[time-nuts] WWVB Chronverter update progress

paul swed paulswedb at gmail.com
Wed Aug 29 11:36:20 EDT 2018


Its a LPF and its not effecting anything. Square waves worked fine
actually. But do want to be able to feed an antenna so a bit of filtering
plus the loops stick should do the job.

On Wed, Aug 29, 2018 at 9:16 AM, Bob kb8tq <kb8tq at n1k.org> wrote:

> HI
>
> If you are feeding “Time Nuts” gear, a fancy filter on the output of the
> WWVB gizmo may be an issue. Temperature impacts the value of the
> components and that value change impacts the phase of the signal….
>
> Bob
>
> > On Aug 28, 2018, at 9:33 PM, paul swed <paulswedb at gmail.com> wrote:
> >
> > LPF filter added 2.2mH choke to a .0022uf cap 1K R pretty simple and
> > anttenuators and isolation to drive up to 4 receivers.
> > Have not looked at the power amp and loops stick antenna yet. But it
> really
> > is time for GPS a neo.
> > Looking very good.
> >
> > On Tue, Aug 28, 2018 at 7:29 PM, paul swed <paulswedb at gmail.com> wrote:
> >
> >> Ed appreciate the details but no intent to generally run a GPSDO in fact
> >> the 5 V @ 50 ma is a serious power pig. The chronverter draws 5 ma.
> Clearly
> >> the TTL is a heater. Chuckle. I do want to drive the chronverter with
> GPS
> >> as its designed for.
> >> Whats pretty interesting is you can adjust its offset. I just jammed
> time
> >> into it several days and its been fairly good with power ups and down.
> Its
> >> impressive. Though not in an ultimate time-nuts way.
> >> GPS just assures it is accurate. But there is a lot of flexibility.
> >> Main goal of this whole project is to replace wwvb if it goes away. If
> it
> >> does the project doesn't even have to run 24/7. Fire up at 10 pm to 3 am
> >> and power down. Thats enough to set my wall clocks for a day. Its just
> nice
> >> to know it can also set the spectracoms and Truetimes. Icing on the
> cake.
> >> I am impressed with what Dave did with the 8 pin pic. He has all of the
> LF
> >> time signals in there. (No wwvb BPSK though) DSTs settings, zone
> offsets,
> >> half zones, etc.
> >> Just looking at low pass filters for the 60 KHz ttl out right now.
> Simple
> >> LR or RC. Since this particular output feeds coax to the quality
> receivers
> >> I don't need to be that careful. Its working great without any
> filtering.
> >> Reality if it draws little power I will let it run 24/7 but then you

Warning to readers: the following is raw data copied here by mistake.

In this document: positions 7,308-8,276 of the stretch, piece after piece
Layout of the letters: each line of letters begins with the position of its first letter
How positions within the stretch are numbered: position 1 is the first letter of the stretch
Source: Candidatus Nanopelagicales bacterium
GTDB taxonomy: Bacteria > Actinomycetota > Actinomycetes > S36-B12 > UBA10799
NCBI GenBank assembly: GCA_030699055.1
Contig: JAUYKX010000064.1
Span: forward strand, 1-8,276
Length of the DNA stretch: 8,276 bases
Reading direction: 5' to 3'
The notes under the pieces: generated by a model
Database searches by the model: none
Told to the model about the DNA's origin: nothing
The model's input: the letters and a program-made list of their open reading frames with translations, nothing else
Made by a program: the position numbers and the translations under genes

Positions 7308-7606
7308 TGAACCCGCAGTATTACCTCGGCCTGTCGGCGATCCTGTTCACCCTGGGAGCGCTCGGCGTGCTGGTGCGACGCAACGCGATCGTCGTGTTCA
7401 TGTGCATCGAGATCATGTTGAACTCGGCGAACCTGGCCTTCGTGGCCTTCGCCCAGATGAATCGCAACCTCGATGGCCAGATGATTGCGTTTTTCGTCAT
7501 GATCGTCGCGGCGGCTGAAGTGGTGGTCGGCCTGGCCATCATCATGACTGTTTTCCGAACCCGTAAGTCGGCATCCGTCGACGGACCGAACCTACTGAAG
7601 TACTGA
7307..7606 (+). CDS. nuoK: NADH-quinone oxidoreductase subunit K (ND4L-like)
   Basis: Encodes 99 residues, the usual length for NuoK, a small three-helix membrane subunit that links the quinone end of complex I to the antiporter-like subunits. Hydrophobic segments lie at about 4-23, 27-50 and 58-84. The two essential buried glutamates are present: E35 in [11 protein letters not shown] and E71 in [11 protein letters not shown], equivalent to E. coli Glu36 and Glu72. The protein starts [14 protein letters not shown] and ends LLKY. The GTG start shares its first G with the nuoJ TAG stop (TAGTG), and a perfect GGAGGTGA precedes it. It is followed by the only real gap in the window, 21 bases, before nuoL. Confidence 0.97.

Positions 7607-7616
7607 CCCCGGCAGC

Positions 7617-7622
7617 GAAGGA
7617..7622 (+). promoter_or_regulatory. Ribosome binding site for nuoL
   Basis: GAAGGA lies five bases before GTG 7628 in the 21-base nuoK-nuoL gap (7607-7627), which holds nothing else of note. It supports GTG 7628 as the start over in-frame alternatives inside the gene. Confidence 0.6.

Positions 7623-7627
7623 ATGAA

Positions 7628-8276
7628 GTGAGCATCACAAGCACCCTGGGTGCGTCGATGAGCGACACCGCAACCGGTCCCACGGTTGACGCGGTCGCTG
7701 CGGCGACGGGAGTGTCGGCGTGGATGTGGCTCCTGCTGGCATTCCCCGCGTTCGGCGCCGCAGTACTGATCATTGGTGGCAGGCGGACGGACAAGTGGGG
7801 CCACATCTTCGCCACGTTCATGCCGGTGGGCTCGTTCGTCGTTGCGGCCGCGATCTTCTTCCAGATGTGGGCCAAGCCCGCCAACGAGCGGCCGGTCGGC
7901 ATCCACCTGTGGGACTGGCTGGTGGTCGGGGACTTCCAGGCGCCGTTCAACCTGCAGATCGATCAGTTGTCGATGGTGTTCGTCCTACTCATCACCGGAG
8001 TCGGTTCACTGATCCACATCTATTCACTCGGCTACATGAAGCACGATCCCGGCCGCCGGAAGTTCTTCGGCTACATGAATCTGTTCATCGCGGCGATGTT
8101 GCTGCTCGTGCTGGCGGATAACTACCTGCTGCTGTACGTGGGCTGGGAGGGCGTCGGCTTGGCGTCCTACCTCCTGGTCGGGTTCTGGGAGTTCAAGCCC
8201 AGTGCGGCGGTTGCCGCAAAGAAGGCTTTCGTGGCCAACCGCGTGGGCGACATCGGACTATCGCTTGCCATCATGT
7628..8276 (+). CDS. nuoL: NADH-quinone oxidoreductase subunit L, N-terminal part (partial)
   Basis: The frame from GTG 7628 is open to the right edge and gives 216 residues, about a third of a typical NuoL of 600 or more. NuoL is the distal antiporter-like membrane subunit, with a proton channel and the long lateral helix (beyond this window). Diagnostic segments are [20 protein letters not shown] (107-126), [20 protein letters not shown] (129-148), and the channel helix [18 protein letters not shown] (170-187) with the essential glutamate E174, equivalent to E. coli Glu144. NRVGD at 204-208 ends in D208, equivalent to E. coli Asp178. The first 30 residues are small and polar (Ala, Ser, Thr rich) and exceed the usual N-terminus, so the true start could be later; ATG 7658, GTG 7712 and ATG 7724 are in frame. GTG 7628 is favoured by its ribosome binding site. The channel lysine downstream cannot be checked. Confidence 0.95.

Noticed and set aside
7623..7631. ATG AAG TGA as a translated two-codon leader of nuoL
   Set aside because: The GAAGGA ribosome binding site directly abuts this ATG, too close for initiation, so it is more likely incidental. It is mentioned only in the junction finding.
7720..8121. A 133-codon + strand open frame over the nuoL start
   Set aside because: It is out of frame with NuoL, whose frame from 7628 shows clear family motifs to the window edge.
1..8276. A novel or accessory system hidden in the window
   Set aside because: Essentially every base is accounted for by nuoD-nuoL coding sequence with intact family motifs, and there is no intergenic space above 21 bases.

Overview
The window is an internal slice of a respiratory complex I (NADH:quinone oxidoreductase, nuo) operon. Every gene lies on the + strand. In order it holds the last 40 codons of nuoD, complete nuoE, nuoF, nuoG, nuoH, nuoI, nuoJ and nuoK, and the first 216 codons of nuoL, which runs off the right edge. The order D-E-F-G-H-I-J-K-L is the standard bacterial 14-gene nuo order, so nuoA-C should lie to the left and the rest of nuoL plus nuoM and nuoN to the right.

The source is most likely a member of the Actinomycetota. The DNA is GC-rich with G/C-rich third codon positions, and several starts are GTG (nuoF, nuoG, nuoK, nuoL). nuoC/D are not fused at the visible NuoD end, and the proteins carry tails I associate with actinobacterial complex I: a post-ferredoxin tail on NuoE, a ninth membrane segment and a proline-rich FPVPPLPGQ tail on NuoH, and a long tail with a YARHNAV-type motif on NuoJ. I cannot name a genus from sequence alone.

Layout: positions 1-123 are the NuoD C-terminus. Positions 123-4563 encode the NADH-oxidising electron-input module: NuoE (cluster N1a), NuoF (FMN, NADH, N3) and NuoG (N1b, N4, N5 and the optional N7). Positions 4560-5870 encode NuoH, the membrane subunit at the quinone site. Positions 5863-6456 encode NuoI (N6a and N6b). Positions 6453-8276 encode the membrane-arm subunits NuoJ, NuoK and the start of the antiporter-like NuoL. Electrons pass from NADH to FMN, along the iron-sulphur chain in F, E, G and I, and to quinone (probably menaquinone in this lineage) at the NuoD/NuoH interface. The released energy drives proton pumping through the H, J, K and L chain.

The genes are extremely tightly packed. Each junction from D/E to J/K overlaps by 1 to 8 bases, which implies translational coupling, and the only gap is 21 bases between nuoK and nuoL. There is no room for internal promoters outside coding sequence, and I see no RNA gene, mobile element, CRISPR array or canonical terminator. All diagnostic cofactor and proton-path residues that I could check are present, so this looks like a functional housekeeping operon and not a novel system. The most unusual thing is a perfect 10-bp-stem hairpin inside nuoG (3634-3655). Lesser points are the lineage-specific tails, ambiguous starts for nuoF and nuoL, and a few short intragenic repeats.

> just
> >> have to stick a display on at that point.
> >> Regards
> >> Paul
> >>
> >> On Tue, Aug 28, 2018 at 7:11 PM, ed breya <eb at telight.com> wrote:
> >>
> >>> Paul,
> >>> If you're going to reference it from a GPSDO anyway, why worry about a
> >>> TCXO reference (and power too, for that matter). You can easily make
> the 60
> >>> kHz from the 10 MHz.
> >>>
> >>> For example, with two 74HC390s and a 74HC86 you can make 50 kHz and 10
> >>> kHz and mix them with one EXOR section of the '86 to have 60 kHz
> available.
> >>> Some fairly simple bandpass filtering should select and clean it up
> >>> sufficiently. Two other sections of the '86 can be set up as inverters
> and
> >>> self-biased as amplifiers - one to convert the 10 MHz sine reference to
> >>> logic, and the other from the filter output to logic, if needed. And,
> you'd
> >>> still have a divide by 5 and an EXOR left over to fool around with.
> >>>
> >>> The same parts and process can be done at a higher frequency and then
> >>> divided down afterward. (5+1) MHz/100, and (500+100) kHz/10 would work
> too.
> >>> It depends on what frequency you prefer for the BPF. If you go high at
> 6
> >>> MHz, you then have the option to make a crystal filter from readily
> >>> available parts.
> >>>
> >>> Going the high way also provides for higher logic frequencies that are
> >>> more or less in sync, in case you want to do any I-Q modulation type
> stuff
> >>> - you can even use synchronous counters instead, to really make sure.
> >>>
> >>> Overall, I think I'd recommend going at 5+1= 6 MHz, filtering with 6
> MHz
> >>> crystals, then dividing down to 60 kHz, with 2f and 4f clocks
> available for
> >>> I-Q use. I sketched out a quickie circuit that's quite simple and I
> think
> >>> would do. It would take two HC390s for the dividing, as before. Each
> HC390
> >>> is two divide by 10 counters, including a 1/2 and 1/5 in each, usable
> >>> separately. So, with two parts, there are four 1/5s and four 1/2s
> available.
> >>>
> >>> Here's a verbal process description: 10 MHz sine convert to logic with
> >>> HC86, 10 MHz/2=5, 10 MHz/10=1 with first HC390, add 5+1=6 with EXOR,
> BPF 6
> >>> MHz, convert to logic with HC86, 6 Mhz/25=240 kHz=4f, 240/2=120 kHz=2f,
> >>> 120/2=60 kHz=f, with second HC390.
> >>>
> >>> Ed
> >>>
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> >>>
> >>
> >>
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